I was assigned to Camp 13, near the construction site. There I immediately met other Witnesses, who handed me the latest copies of The Watchtower and the Informant, as Our Kingdom Ministry was then called. What a spiritual feast! But where did it all come from?
In April 1951, thousands of Witnesses in Ukraine had been exiled to Siberia, many of them to areas not far from Angarsk. These brothers obtained and secretly reproduced copies of The Watchtower and other publications, and then they smuggled them into the camps. We were able to obtain a Bible too. We divided it into sections, which we distributed among ourselves. Thus, in case of a search, only part of the Bible would be lost. We even conducted a Watchtower Study and a Theocratic Ministry School in the camps!
Late in 1952, I was transferred to Camp 8. The following March we celebrated the Memorial in a small room where prisoners kept their personal belongings. Only 12 were present—3 Witnesses and 9 interested persons. The authorities somehow found out about our meeting, and I was banished to penal Camp 12 for being what they termed “a malicious agitator.” Five other Witnesses, who were also being punished for their preaching, were already in this camp. While there, we were forced to dig a large foundation area with just picks and shovels.
Many prisoners in Camp 12 were the worst kinds of criminals. The officials obviously thought that putting us with them would crush us. But we talked about God’s Kingdom with them, and in the barracks we sang Kingdom songs. Once, after we had stopped singing, the ringleader in the camp was moved to approach a Witness and say: “Let anyone touch you, and I will knock his head off!” Even some of the criminals learned our Kingdom melodies and sang along!
In mid-1953, many Witnesses were transferred to Camp 1 from other camps. To begin with, we had 48 Witnesses in Camp 1, but in less than three years, our number had grown to 64. Yes, in that time 16 took their stand for Bible truth and were baptized! Although camp officials were always on the lookout for evidence of religious activity, we were able to hold our meetings and baptisms in the camp bathhouse because the one in charge of it was a Witness.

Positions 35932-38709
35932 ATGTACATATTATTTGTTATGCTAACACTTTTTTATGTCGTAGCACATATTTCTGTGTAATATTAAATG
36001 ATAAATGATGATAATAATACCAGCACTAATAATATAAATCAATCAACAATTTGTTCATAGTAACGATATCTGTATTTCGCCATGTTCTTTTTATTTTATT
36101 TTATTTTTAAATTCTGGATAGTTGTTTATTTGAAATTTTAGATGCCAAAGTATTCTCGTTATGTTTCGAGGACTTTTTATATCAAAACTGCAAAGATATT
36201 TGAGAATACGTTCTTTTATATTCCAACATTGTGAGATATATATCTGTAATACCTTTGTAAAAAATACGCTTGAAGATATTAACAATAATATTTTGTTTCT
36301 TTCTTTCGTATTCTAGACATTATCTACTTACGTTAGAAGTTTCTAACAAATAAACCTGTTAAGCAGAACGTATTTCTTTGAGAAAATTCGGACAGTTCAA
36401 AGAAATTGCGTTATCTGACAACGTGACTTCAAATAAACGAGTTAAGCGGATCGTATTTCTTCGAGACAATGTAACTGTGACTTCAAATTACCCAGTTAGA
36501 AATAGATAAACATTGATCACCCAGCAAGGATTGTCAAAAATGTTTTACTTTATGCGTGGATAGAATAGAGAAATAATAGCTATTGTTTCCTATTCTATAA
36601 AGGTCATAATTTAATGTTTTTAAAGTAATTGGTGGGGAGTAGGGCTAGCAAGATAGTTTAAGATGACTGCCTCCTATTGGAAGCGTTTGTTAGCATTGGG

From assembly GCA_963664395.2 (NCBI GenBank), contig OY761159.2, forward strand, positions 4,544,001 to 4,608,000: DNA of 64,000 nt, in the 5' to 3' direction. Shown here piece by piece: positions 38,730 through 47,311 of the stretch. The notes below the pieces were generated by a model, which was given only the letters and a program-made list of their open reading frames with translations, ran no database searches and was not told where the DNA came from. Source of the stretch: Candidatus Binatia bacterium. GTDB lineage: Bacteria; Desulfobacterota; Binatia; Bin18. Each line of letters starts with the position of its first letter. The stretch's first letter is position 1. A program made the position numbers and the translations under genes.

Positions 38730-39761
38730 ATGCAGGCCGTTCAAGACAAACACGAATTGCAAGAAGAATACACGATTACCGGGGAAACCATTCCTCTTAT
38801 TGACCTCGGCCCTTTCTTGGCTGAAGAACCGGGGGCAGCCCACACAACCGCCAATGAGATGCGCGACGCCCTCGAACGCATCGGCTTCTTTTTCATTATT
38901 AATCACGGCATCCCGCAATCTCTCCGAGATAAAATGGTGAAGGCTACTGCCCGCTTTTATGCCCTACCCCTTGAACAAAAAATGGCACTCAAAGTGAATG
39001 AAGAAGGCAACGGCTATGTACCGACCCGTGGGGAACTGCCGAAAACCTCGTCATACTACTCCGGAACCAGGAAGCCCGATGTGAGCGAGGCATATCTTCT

Freedom, and a Family
In 1956 most Witnesses in the camps were released, thus scattering messengers of the good news to all corners of the vast Soviet territory. My 25-year prison sentence had been reduced to 10 years and eventually to 6 years and 6 months. So in February 1957, I too was freed.
I first went to Biryusinsk, a town in Siberia, about 350 miles [600 km] to the northwest of Angarsk. Many Ukrainian Witnesses had been deported to that area, and I enjoyed sharing experiences with them and learning about fellow Witnesses whom we knew in common. From there I moved back to Borislav, in Ukraine, where a Ukrainian Witness named Eugenia Bachinskaja lived. She had been released from prison the year before I had.
Eugenia was a stalwart Witness who had been sentenced to death in 1950 for her preaching activity. However, after 18 days on death row, her sentence was reduced to 25 years in a special camp. Toward the end of 1957, when I returned to Ukraine, we were married. After our marriage, we intended to settle in Borislav, where I had been baptized nine years earlier. Instead, I was given 48 hours to leave Ukraine!
I moved to the Caucasus, in southern Russia, where Eugenia met me later. However, after living there in a small shed for about six months, we left for Biryusinsk to join our exiled Christian brothers and sisters. There were about 500 of them in Biryusinsk and five congregations, and I was appointed presiding overseer of one of the congregations. In 1959 our daughter Oksana was born, and Marianna followed in 1960. From infancy they were always at the meetings, and they grew up to the spiritual rhythm of congregation activity in Siberia.
The Siberian authorities were relatively tolerant of our congregation activities, at least in comparison with the severe restrictions placed on our work in Ukraine. Still, it was not easy for our whole congregation to meet together. Funerals provided us opportunities to get together in large numbers. On these occasions, several brothers would give instructive Bible talks. But when the authorities became aware of what was happening, they took action. For example, on one occasion, a funeral procession was stopped and the coffin was taken by force to the cemetery and buried.